I'm not a music guy, but I do use Adobe Audition from time to time for noise removal from interviews. I'm working with some particularly bad audio digitized from old audio-graph recordings, which is a bit too much for the automatic noise reduction processes in Audition. I'm trying to learn how to make use of the spectral analysis, but I don't really know how to distinguish good audio from bad audio.

The audio I'm working with has lots of pops and crackles, how do I identify them in the spectral analysis below?

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  • If you find yourself ending up in audio restoration, Capstan is a product that seems to specialize in music archiving.
    – Jay Peek
    Mar 24, 2015 at 23:47

2 Answers 2


In addition these spectral characteristics for clicks/pops, in your audio, localize some of your pop/crackle sounds by ear and scrub over them in the timeline, while looking at the spectrogram. You'll soon be able to pick out the anomalies visually.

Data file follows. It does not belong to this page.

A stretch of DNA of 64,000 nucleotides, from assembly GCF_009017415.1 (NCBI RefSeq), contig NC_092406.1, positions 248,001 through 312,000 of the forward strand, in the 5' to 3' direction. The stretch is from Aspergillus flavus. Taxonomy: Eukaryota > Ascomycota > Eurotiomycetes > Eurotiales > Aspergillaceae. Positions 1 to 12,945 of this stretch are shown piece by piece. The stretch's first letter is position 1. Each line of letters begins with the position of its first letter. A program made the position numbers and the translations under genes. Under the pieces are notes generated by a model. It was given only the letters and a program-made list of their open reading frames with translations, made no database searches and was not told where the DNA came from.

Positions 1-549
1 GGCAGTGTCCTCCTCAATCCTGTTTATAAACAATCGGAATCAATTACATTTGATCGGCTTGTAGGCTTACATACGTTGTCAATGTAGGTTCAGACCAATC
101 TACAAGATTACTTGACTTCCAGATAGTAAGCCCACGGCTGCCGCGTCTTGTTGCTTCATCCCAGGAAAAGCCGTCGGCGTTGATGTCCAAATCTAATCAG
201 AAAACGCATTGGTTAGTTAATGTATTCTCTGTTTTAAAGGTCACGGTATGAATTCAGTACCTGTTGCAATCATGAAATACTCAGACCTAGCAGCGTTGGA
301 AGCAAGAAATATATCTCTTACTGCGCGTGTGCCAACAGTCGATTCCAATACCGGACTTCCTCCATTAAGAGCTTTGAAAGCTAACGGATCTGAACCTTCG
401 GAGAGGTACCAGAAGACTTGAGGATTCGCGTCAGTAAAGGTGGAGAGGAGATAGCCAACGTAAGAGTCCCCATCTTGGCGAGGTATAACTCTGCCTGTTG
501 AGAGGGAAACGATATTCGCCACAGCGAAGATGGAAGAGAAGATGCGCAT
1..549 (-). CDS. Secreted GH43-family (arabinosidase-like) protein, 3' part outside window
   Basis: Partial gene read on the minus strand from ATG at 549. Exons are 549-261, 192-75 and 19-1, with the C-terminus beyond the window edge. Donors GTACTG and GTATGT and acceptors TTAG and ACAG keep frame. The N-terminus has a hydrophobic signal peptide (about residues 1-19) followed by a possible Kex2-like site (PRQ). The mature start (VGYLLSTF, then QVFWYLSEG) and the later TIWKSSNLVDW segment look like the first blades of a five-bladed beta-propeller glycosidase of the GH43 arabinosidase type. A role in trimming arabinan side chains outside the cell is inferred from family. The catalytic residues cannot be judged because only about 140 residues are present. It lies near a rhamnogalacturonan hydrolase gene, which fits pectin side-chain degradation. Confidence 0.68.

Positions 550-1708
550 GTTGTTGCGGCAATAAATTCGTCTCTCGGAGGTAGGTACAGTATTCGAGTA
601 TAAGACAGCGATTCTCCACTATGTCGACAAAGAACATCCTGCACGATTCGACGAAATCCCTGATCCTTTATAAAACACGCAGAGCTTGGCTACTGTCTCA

You may also need to tweak your "spectrogram" view settings to show these artifacts more clearly.

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Welcome to SD.

I think you might be placing too much importance on what this can do for you. Looking at what you have there, a lot of the noise floor is just broadband noise, I assume that came from the transfer medium. Clicks will show up as vertical lines when zoomed in, but pops and crackles are less easy to spot - especially amongst all that noise.

I don't work solely in audio restoration, but I do use noise reduction software for de-noising dialogue fairly regularly. Audition's tools are good, but Izotope RX is pretty much the standard in affordable noise reduction these days. You could try that, watch a few tutorials on YouTube and see if you get better results. Looking at what you have there though, you are never going to get close to anything pristine, just a reduction in noise is all you can hope for.

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